# Week 10 notes: Large Scale Machine Learning

2017-09-15**Introduction**

No notes.

**Gradient Descent with Large Datasets**

**Learning With Large Datasets**

For example you have m = 100000000 datasets, then Gradient Descent can be very computationally expensive. We need to replace the traditional GD method with something else or to find more efficient ways to compute it.

Before investing the effort into training a model with a hundred million examples, we should use just a thousand examples first, just like a good sanity check. And then we may diagnose the algorithm and consider if using more data will help or not.

**Stochastic Gradient Descent**

**Linear regression with gradient descent**

Update formula:

If m large, then computing the derivative term can be very expensive, because the summing over all m examples.

This is called **Batch Gradient Descent**, the term **Batch** refers to the fact that we’re looking at all of the training examples at a time.

**Stochastic Gradient Descent**

This cost function term measures how well is my hypothesis doing on a single example x^{(i)}, y^{(i)}.

The overall cost function on training set can now be written:

- Randomly shuffle dataset (m examples).

2.

```
Repeat {
for i = 1..m { // For each example
// Update entire vector θ
// using the ith example
}
}
```

In Batch Gradient Descent, the vector θ is updated synchronously (means it has to wait to sum up the derivative terms over all m training examples then update θ just one step).

In Stochastic Gradient Descent, the vector θ is updated after each example, it’s gonna take a little gradient descent step with the respect to the cost of the current training example (means look at the current example, and modify the parameter (θ) a little bit just to fit the current example a little bit better).

Stochastic Gradient Descent generally move the parameters in the direction of the global minimum, but not always. And in fact it doesn’t actually converge in the same sense as Batch Gradient Descent does:

*Source: Wikidocs.net*

The outside loop (repeat) can be from 1 to 10 depend on the size of the dataset.

**Mini-Batch Gradient Descent**

**Recall**

Batch Gradient Descent: use all m examples in each iteration.

Stochastic Gradient Descent: use 1 example in each iteration.

**Mini-Batch Gradient Descent**

Mini-Batch Gradient Descent: use b examples in each iteration.

b = mini-batch size (common is 2 - 100).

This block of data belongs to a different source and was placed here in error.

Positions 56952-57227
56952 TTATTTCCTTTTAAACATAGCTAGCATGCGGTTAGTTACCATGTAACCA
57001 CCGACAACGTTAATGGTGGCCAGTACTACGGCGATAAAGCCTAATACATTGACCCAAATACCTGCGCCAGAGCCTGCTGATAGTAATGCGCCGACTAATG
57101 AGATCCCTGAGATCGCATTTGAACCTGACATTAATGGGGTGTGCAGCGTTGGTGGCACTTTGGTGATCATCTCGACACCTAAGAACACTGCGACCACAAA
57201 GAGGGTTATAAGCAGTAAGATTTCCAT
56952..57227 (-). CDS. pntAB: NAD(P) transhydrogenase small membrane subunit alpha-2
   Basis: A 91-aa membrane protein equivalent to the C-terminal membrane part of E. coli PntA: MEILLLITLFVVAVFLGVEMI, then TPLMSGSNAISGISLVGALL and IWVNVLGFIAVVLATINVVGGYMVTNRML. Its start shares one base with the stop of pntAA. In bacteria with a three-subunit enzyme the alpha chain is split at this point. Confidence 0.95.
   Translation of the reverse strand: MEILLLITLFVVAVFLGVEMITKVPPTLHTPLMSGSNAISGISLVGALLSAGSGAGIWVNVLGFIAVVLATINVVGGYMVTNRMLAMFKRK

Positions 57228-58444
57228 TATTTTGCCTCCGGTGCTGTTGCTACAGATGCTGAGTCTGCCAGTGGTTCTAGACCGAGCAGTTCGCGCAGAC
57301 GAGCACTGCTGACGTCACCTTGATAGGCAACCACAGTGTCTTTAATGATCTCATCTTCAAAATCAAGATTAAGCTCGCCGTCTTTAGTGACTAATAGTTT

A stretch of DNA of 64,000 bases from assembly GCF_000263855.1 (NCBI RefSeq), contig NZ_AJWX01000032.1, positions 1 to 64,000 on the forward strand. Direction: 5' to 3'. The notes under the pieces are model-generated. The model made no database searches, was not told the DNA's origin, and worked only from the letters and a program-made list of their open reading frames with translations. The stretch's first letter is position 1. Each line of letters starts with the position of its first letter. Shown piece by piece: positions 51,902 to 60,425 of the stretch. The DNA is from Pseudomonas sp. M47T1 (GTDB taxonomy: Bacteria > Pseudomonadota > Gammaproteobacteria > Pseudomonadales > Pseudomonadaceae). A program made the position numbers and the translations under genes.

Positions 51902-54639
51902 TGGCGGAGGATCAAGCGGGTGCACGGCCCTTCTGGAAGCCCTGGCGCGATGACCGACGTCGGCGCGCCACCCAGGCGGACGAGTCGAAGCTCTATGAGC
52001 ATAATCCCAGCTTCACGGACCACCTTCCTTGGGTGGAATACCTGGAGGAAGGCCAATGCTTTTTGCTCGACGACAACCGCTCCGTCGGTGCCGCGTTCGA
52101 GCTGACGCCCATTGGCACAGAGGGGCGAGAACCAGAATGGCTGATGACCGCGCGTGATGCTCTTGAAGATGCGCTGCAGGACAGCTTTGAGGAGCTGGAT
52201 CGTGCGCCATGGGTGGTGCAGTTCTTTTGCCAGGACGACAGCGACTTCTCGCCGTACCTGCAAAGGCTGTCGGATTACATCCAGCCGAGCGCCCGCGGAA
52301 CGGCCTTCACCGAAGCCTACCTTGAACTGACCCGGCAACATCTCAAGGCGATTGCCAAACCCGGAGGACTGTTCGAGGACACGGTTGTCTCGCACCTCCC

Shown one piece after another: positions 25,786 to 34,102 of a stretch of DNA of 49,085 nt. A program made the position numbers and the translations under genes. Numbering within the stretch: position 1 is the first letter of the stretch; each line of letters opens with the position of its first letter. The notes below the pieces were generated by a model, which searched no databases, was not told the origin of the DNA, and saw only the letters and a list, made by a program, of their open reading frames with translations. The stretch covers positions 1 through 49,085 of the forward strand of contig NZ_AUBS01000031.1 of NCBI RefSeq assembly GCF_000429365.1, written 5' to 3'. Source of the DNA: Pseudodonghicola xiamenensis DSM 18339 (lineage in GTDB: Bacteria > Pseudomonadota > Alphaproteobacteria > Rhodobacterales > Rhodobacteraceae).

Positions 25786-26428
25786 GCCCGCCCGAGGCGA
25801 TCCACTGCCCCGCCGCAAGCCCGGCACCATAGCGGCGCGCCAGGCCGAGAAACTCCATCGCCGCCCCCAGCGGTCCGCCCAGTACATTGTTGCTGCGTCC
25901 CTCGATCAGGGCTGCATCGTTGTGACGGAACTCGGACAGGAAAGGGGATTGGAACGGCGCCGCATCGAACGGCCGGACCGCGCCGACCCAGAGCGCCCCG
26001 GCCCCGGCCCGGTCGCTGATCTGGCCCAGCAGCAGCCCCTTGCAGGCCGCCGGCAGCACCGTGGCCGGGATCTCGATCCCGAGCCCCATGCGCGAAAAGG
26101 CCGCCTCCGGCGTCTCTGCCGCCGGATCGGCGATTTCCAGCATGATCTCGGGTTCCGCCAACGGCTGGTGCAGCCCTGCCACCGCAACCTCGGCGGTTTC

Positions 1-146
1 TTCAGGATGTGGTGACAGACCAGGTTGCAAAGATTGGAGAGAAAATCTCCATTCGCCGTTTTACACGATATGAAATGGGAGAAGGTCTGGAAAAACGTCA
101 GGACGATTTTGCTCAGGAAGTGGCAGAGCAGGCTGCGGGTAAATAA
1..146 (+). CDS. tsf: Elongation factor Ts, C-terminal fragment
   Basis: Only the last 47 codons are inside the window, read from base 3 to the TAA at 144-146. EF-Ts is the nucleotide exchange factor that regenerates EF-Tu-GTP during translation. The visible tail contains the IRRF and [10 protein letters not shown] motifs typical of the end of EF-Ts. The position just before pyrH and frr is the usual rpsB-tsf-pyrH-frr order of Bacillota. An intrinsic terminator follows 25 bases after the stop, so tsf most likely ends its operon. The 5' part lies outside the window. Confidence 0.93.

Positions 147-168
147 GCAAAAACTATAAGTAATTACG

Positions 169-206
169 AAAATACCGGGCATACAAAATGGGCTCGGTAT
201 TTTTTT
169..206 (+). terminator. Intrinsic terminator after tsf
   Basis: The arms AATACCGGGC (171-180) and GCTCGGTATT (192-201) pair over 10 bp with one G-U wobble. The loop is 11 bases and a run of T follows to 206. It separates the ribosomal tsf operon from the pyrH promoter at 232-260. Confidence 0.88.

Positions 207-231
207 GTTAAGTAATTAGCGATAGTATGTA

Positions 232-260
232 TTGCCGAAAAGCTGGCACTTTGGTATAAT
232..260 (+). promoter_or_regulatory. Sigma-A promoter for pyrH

For example, get b = 10 examples (x^{(i)}, y^{(i)}) to (x^{(i+9)}, y^{(i+9)}), update:

**Implementation**

Say b = 10, m = 1000

```
Repeat {
for i = 1, 11, 21, .., 991 {
// Update θ using 10 examples
// i to i + 9
}
}
```

Why do we want to look at b examples at a time rather than look at just a single examples at a time as the Stochastic Gradient Descent?

The answer is in vectorization: in particular, Mini-batch Gradient Descent is likely to outperform Stochastic Gradient Descent only if you have a good vectorized implementation.

One disadvantage: you have to work with one extra parameter b.

**Stochastic Gradient Descent Convergence**

**Checking for convergence**

In Batch Gradient Descent: Plot cost function J as a function of number of iterations of gradient descent. And to compute cost function J, you also have to scan through the entire training set.

In Stochastic Gradient Descent:

- During learning, compute the term (*) before updating θ using (x
^{(i)}, y^{(i)}). - Every 1000 iterations (say), plot the average of (*) over the last 1000 examples processed by algorithm.

Suppose you have plotted the cost average over the last 1000 examples, because these are averaged over just a 1000 examples, they are going to a little bit noisy and so, it may not decrease on every single iteration.

*Source: Coursera Machine Learning course*

**Adjust the learning rate**

Learning α is typically held constant. Can slowly decrease α over time if we want θ to converge, eg:

iterationNumber is the number of iterations you’ve run of Stochastic Gradient Descent, so it’s really the number of training examples you’ve seen.

const1 and const2 are the parameters of the algorithm that you might have to play with a bit in order to get good performance.

Disadvantage: you need to spend time to deal with these 2 parameters.

Keep the learning rate α constant is still a common application of Stochastic Gradient Descent.

**Advanced Topics**

**Online Learning**

Suppose you have a continuous stream of data (x, y), this is what online learning will do:

```
Repeat forever {
Get new (x, y)
Update θ similar to Stochastic Gradient Descent.
}
```

Once we updated, we can throw (x, y) away (no longer need to process it again).

This algorithm can also adapt to changing user preferences.

**Other online learning examlple**

Predicted **CTR (click through rate)**.

**Map Reduce and Data Parallelism**

The idea of map-reduce is to divide the summation into many parts, and assign each part to a particular machine.

When all the machines finish computing, we can combine the result to get the summation of all training examples.

*Source: Coursera Machine Learning course*

*Source: Coursera Machine Learning course*

Many learning algorithms can be expressed as computing the sums of functions over the training set, thus can make use of this technique.

We can also divide the training set and assign to multiple cores on a single computer.